Study results published in the current issue ofThe Lancet (vol 356, issue 9248) show that Exelon® (rivastigmine) alleviates behavioral disturbances in patients with dementia with Lewy bodies (DLB). DLB (also referred to as the Lewy body variant of Alzheimer's disease) is the second most common form of dementia1 and is characterized by severe behavioral disturbances.
"The study results show that the behavioral and cognitive symptoms in patients with dementia with Lewy bodies can be effectively treated with Exelon," said the study's lead investigator Ian McKeith, MD, FRCPsych, Professor of Old Age Psychiatry at the Institute for the Health of the Elderly, Newcastle General Hospital, University of Newcastle upon Tyne, England.
Clinically significant improvements in behavior and cognition
Behavioral disturbances in dementia are a source of considerable anxiety for carers and often lead to the difficult decision to institutionalize patients. These symptoms have long been treated with neuroleptic medications, which in some cases can diminish the quality of life among patients and carers because of the extra-pyramidal side effects (such as: muscle stiffness, slowness of movement, postural instability). Moreover, DLB patients often develop sensitivity reactions to such medications, which are associated with a two- to three-fold increase in mortality.2,3
In the study, the core psychiatric symptoms of DLB were significantly reduced in patients treated with Exelon, compared with those receiving placebo. Patients in the Exelon group were less apathetic and had less anxiety, delusions and hallucinations while on treatment. Approximately twice as many patients taking Exelon (more than 60%) showed at least a 30% improvement from baseline in such symptoms than did placebo-treated patients.4
The study therefore suggests that Exelon may be a viable alternative to neuroleptic medications in the treatment of behavioral disturbances in DLB.
DLB patients treated with Exelon also showed marked improvement in objective measures of cognitive functioning, particularly in tests of attention and memory; such improvements were significantly greater than those observed in patients treated with placebo.4
"Based on these results, treatment with Exelon may help physicians meet the numerous therapeutic challenges associated with this patient population," added Dr. McKeith.
Similarity of DLB to Alzheimer's Disease
DLB shares many characteristics with Alzheimer's disease, including behavioral and cognitive disturbances related to a cholinergic deficit, which is caused by a decreased amount of the neurotransmitter, acetylcholine. Results from the DLB study support earlier findings from a study with Alzheimer's patients in nursing homes, experiencing behavioral symptoms. This open-label study showed that patients treated with Exelon for a period of more than six months experienced improvements over baseline Neuropsychiatric Inventory (NPI) scores on several behavioral symptoms. More than 50% of these Alzheimer's disease patients were able to discontinue neuroleptic therapy for behavioral disturbances.5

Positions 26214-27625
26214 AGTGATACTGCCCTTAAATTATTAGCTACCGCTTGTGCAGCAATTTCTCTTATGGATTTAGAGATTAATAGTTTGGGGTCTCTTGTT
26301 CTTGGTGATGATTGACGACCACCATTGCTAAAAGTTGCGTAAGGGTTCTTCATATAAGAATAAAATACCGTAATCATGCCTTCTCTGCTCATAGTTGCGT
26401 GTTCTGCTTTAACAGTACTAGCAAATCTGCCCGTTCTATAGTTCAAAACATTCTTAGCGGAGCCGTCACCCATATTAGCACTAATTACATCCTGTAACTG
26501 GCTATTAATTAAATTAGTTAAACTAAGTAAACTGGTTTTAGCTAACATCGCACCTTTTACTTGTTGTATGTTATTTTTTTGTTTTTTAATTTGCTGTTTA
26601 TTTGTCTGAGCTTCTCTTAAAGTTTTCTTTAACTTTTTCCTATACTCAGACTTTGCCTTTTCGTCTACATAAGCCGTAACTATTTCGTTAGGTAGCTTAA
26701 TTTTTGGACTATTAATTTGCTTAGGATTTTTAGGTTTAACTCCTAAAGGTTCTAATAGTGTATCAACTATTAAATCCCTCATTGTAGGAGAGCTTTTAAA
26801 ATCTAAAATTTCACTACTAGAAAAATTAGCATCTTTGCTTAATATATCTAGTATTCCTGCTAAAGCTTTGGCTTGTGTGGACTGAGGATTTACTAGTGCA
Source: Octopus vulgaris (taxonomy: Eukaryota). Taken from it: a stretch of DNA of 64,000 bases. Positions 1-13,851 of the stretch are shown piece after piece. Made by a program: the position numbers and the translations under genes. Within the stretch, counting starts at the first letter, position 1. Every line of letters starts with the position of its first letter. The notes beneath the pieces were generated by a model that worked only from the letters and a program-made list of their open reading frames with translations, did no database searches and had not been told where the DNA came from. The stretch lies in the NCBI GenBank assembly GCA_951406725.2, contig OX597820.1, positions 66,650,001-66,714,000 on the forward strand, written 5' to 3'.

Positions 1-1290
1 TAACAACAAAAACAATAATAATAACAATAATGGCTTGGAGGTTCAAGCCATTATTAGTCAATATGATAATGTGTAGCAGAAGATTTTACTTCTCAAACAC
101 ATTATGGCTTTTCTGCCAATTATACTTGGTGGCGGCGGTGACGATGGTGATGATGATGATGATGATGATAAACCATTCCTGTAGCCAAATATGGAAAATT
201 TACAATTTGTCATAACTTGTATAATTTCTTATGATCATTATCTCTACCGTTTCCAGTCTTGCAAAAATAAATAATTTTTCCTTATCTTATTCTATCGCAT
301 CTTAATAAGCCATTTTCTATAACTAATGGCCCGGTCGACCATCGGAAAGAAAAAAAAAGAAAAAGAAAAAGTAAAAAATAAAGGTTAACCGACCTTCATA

The study reported in The Lancet is the first double-blind, placebo-controlled study with a cholinesterase inhibitor in patients with DLB. A total of 120 DLB patients from Italy, Spain and the UK were enrolled. Patients were treated with up to 12 mg of Exelon or placebo per day for 20 weeks. Assessments were made using the Neuropsychiatric Inventory (NPI), the Cognitive Drug Research (CDR) computerized assessment system and a battery of neuropsychological tests.
Exelon is approved in more than 70 countries, including all of Europe, the US and Canada6. The medication is a potent brain-selective dual cholinesterase inhibitor for the treatment of mild to moderately severe Alzheimer's disease (AD)7. Exelon works by inhibiting two enzymes – acetylcholinesterase (AChE) and butyrylcholinesterase (BuChE). This dual inhibition reduces the breakdown of acetylcholine in the brain, thus optimizing cholinergic function.
Exelon is the first Alzheimer's medication to show clinical benefits in the US and Europe for all three key symptom areas, including activities of daily living (e.g., eating, dressing and completing household chores), global function (including behavior) and cognition (including thinking, memory and speaking). It has a low potential for drug-drug interactions, a particularly important consideration, as the average AD patient often takes many medications simultaneously. The most common side effects are gastro-intestinal in nature and are generally transient and mild to moderate in intensity.
1 Perry, RH, Irving D, Blessed G, Fairbairn A, Perry EK. Senile dementia of Lewy body type. A clinically and neuropathologically distinct form of Lewy body dementia in the elderly. J Neurol Sci 1990; 95: 119-39.
2 McKeith I, Fairbairn A, Perry R, Thompson P, Perry E. Neuroleptic sensitivity in patients with senile dementia of Lewy body type. Br Med J 1992; 305: 673–8.
3 Piggott MA, Perry EK, McKeith IG, Marshall E, Perry RH. Dopamine D2 receptors in demented patients with severe neuroleptic sensitivity. Lancet 1994; 343: 1044–5.
4 McKeith et al. Efficacy of rivastigmine in dementia with Lewy bodies: results of a randomised placebo-controlled international study. Lancet 2000; vol. 356, iss. 9248
5 Cummings J, Anand R, Koumaras, B and Hartman R: Rivastigmine provides behavioral benefits to Alzheimer's disease patients residing in a nursing home: findings from a 26-week trial [abstract]. Neurology. 2000; 54 (suppl 3): A468-A469. Abstract S79.002.
6 Full precribing information, EU labeling; indicated for mild to moderate Alzheimer's disease in the US and Canada
7 Exelon marketing authorisation does not include the indication of dementia with Lewy bodies.